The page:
Like we said, approaching 4,000. All working together with the same goal: making International Flight Operations better. Click on the links to read what they say.

Airlines like United, Fedex, and Etihad
Small Part 91 Flight Departments like CAT3, Fayair, Pula
Big 135 Charter Operators like Jet Aviation, TAG and Netjets
Companies like Visa, IBM, and AT&T
Manufacturers like Boeing, Airbus, and Lockheed
International Pilots like Matt Harty, Bill Stephenson, and Timothy Whalen
Organisations like IFALPA, the NBAA, and CAA Singapore

 

4. Airspace Risk

MH17 was a tragedy that must not be repeated. A small handful of operators were privy to information on the risk, and the Notam writers of Ukraine that were aware of previous shoot-downs released the information in a language almost designed to confuse. Through our safeairspace.net project, we can now share risk information within OPSGROUP and make sure that every single member has access to a current picture of airspace risk.

 

5. Airport Spy

One of our group members came to us with a great idea last year – why don’t we share our knowledge of operations at airports around the world. So we made a TripAdvisor style section in the member Dashboard, and allowed members to add their own reports on Airports, ATC, and Handlers. We now have 3000 or so reports.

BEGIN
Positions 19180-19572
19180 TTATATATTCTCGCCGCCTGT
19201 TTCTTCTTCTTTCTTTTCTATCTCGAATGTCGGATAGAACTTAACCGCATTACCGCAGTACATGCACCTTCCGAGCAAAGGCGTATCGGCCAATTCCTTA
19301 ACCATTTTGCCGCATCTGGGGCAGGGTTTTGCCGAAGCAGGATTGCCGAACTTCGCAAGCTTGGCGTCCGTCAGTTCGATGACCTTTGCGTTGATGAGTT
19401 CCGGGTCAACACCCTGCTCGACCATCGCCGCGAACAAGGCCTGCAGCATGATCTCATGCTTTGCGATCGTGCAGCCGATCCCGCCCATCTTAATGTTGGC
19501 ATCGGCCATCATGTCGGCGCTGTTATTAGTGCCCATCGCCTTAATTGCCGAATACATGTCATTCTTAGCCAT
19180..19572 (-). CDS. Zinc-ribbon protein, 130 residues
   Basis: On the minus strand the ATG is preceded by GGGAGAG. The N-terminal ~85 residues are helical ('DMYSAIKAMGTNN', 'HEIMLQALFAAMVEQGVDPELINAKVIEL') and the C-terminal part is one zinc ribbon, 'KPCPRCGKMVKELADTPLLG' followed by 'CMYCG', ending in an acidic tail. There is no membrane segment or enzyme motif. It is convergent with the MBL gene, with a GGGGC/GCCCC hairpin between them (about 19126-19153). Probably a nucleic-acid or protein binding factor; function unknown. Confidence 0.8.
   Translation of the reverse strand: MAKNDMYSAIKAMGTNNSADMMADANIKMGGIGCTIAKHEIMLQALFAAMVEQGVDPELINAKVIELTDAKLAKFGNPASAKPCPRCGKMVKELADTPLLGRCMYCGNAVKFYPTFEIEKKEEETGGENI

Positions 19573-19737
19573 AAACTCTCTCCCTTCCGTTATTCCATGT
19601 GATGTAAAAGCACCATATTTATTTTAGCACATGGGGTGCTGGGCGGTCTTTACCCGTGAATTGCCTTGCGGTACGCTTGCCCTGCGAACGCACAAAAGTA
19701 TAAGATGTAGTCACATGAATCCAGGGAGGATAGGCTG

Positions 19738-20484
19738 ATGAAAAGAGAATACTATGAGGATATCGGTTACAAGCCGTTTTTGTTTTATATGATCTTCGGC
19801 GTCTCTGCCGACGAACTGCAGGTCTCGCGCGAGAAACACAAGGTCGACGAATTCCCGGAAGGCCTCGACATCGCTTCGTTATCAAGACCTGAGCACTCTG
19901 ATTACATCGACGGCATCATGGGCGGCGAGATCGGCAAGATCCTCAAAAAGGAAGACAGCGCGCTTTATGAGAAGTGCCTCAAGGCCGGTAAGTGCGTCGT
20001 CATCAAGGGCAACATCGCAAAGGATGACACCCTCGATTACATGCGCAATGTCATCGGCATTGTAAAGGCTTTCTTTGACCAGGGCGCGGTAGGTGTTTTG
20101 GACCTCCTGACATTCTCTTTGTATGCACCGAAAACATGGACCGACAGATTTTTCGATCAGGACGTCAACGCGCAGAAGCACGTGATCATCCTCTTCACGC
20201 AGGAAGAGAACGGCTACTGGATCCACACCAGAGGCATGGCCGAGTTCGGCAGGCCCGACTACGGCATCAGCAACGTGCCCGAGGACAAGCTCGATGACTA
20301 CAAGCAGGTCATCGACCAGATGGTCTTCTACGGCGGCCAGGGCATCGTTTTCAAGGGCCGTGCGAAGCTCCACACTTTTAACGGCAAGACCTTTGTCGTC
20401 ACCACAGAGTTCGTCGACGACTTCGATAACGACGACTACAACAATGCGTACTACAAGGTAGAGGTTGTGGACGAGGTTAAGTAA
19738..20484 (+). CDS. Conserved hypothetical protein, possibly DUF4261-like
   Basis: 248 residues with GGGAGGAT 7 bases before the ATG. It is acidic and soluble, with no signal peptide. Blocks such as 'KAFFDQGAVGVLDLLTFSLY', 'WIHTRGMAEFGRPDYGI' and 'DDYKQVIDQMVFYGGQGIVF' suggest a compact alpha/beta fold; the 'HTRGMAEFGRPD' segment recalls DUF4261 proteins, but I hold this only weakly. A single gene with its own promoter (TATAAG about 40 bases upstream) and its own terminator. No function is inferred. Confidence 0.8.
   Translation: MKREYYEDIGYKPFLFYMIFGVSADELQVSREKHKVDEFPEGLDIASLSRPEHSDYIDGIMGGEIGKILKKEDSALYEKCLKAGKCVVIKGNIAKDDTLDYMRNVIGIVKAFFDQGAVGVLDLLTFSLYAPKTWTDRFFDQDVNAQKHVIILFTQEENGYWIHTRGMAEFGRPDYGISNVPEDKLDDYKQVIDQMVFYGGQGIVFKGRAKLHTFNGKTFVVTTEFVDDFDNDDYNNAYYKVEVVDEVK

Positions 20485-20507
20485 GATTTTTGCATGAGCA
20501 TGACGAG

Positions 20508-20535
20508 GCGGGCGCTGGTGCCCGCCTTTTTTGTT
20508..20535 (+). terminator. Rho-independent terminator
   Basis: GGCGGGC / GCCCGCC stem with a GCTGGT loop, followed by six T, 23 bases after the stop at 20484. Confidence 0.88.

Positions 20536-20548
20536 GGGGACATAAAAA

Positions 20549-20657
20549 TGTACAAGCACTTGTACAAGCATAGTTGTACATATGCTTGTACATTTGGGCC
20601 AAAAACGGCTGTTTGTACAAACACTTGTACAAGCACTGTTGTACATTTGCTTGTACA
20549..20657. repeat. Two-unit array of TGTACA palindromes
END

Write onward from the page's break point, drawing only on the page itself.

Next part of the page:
6. Member Dashboard

We don’t need to explain this one too much. Everything the group has, in one place.

 

7. Slack

Slack is cool. It’s a chat app, but it’s more than that. Internally, we don’t use email anymore, we use slack. There are different channels like #crewroom, #todays-ops, #usefuldocs, and #questions. When there are special events, like #FranceATCStrike or #NewYorkSnow we open a special group for that. About 1200 members use this regularly, and it’s the perfect way to connect with other crews, ATC, or the Feds.

 

8. George

George is a bot. He’ll fetch information for you on airports, get weather, the NAT Tracks, and a few other things. We’re working on making him a little smarter.

 

9. Ask Us Anything

Getting an answer to your question is what keeps us awake at night. There’s not much we can’t help with, but usually someone else in the group beats us to it. If not though, the FSB International Desk team will research that ops question that is threatening to make your life hell.

 

10. The future

The best part of OPSGROUP is that we’re really just getting started. The future of the group is unwritten, but placing the planning power in your hands as an operator rather than 3rd parties, and having the security of knowing that the group has your back, is a great way to start. There is much to build and develop, and we’d love you to be involved!

 

11. Joining